sealPurdue Lifestyles Briefs

November 1996

Expert: Churches muddy the ban on political activity

WEST LAFAYETTE, Ind. -- Members of the religious right seem to be pushing the envelope on political activity, testing a confusing ban on churches participating in partisan politics, notes a Purdue University expert on religion and society.

Recent political efforts by Christians include the activities of the Christian Coalition, which has vowed to do all it can to defeat President Bill Clinton in the upcoming election. Their efforts have included mailing out 45 million "voter guides" nationwide. At the grassroots level, Christians are working to elect church members to local school boards and offices.

"Many people mistakenly believe that the Constitutional provision for separation of church and state prohibits churches from being active in partisan politics," says James D. Davidson, professor of sociology. "That's not the case, rather the ban stems from a little-known tax-reform amendment introduced by Lyndon Johnson in 1954."

That was the era of McCarthyism. Johnson, then a Democratic senator up for re-election in Texas, sponsored an amendment to a tax reform bill that prohibited tax-exempt organizations from participating in or intervening in political campaigns. Davidson says Johnson's goal at the time appears to have been to thwart a conservative, tax-exempt Texas foundation, Facts Forum. That group had become a key source of information for "Red Scare" activists and a source of support for right-wing candidates.

"Johnson was not trying to address any Constitutional issue, nor did he offer the amendment because of anything that churches had done," Davidson says. "There was no discussion of the amendment on the floor prior to passage, so we don't know whether any of the senators had any idea of the far-reaching affects it would have on churches."

Davidson says that since the early 1980s, there has been a surge in political activity among Christians, particularly among evangelical Christians. As a result, lawsuits have been filed challenging the legality of such activity. In one case, the Federal Election Commission has filed suit against the Christian Coalition, claiming it should register as a political action committee, which would take away its tax-exempt status. In another instance, the Internal Revenue Service has a suit filed against the Second Baptist Church of Houston and its voter education program.

"It's anybody's guess as to how these cases will turn out," Davidson says. "But it's important to know that the legality of the matter has nothing to do with religion. It's the tax-exempt status of these organizations that brings their political activity into question."

CONTACT: Davidson, (765) 494-4688

Expert advocates behavior modification to control ADHD

WEST LAFAYETTE, Ind. -- Only 10 percent of children with attention deficit hyperactivity disorder (ADHD) receive any kind of therapy to help them modify their behavior. A Purdue University expert on ADHD says that figure should be near 100 percent.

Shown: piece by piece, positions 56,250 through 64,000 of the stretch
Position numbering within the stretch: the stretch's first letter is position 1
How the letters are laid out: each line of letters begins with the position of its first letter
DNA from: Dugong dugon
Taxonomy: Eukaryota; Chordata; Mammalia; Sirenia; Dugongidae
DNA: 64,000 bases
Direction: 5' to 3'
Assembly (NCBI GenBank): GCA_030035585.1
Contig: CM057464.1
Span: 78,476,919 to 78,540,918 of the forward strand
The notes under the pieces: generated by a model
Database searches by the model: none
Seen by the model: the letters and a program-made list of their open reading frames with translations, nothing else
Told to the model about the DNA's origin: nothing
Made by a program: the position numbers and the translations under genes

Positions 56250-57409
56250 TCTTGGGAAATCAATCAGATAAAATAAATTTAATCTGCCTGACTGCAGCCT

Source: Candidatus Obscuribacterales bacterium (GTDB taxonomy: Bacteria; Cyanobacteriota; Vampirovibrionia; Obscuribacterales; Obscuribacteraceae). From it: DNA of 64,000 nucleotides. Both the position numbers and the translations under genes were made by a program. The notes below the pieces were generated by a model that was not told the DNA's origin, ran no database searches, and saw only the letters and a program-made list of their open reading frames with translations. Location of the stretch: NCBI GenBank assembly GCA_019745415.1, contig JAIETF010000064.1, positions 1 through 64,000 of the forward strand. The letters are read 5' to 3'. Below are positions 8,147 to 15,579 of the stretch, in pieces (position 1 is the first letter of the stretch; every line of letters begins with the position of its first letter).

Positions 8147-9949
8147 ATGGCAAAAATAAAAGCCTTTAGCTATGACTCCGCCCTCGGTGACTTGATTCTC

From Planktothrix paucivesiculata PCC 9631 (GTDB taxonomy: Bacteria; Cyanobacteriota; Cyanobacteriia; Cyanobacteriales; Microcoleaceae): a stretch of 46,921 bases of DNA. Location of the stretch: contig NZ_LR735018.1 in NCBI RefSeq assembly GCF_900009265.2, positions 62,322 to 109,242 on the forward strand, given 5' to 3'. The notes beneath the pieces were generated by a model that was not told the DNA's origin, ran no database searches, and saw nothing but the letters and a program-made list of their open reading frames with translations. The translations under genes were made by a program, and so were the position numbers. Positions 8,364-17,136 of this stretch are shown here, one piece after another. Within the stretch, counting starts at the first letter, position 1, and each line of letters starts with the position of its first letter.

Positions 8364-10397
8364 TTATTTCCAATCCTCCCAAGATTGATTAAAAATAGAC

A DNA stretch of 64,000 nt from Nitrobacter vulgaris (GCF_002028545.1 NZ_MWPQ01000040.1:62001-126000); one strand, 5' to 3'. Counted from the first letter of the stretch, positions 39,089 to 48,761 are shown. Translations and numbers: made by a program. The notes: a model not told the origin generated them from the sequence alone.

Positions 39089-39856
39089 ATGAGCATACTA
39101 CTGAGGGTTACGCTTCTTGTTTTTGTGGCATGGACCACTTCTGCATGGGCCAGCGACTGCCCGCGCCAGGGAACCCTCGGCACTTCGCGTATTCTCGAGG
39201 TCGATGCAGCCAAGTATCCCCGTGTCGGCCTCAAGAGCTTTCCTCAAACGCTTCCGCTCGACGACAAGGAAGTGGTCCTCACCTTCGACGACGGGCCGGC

"Ninety percent of children with ADHD are treated with stimulant medication at some time in their lives, but taking a pill is only a three-hour solution to the problem," says Betsy Hoza, assistant professor of psychological sciences. "Teaching children to control their behavior might be expected to make more of an impact on their lives."

Hoza is a faculty supervisor for Purdue's Child and Adolescent Clinic, which provides behavior modification therapy for youths with a variety of problems.

"Medication should not be the first choice for treating ADHD," she says. Hoza advocates trying behavior management techniques first, and then adding medication if the child's behavior remains unacceptable. She maintains that medication dosages often could be cut in half if they were coupled with behavioral treatment.

When behavior modification methods are put into practice, it's the adults who get most of the training. In the Purdue clinic, parents of ADHD children attend 10 sessions to learn simple skills for managing their child's behavior. The children's teachers also are asked to fill out daily report cards on the student's conduct. Parents then provide home-based rewards when children exhibit proper school behavior.

Among the topics covered is how to give commands in a way that will bring about compliance by the child. "For example, telling a child to be good is not specific enough," Hoza says. "If you want them to sit in a chair with their feet on the floor, tell them that." Parents also receive information on how to use time-outs and how to tackle difficult times such as getting ready for school or bedtime.

"It's not that these parents have bad parenting skills," Hoza says. "We assure them and remind them that they probably have other children at home who are doing just fine. Even excellent parents need to learn how to structure the environment differently for a child with ADHD."

Hoza says one reason more children may not be receiving behavior modification is because of the commitment it requires of parents. "It's a lot easier to give a child a pill than to teach them how to manage their behavior," she says. "Also, many parents may not know where to go to get help."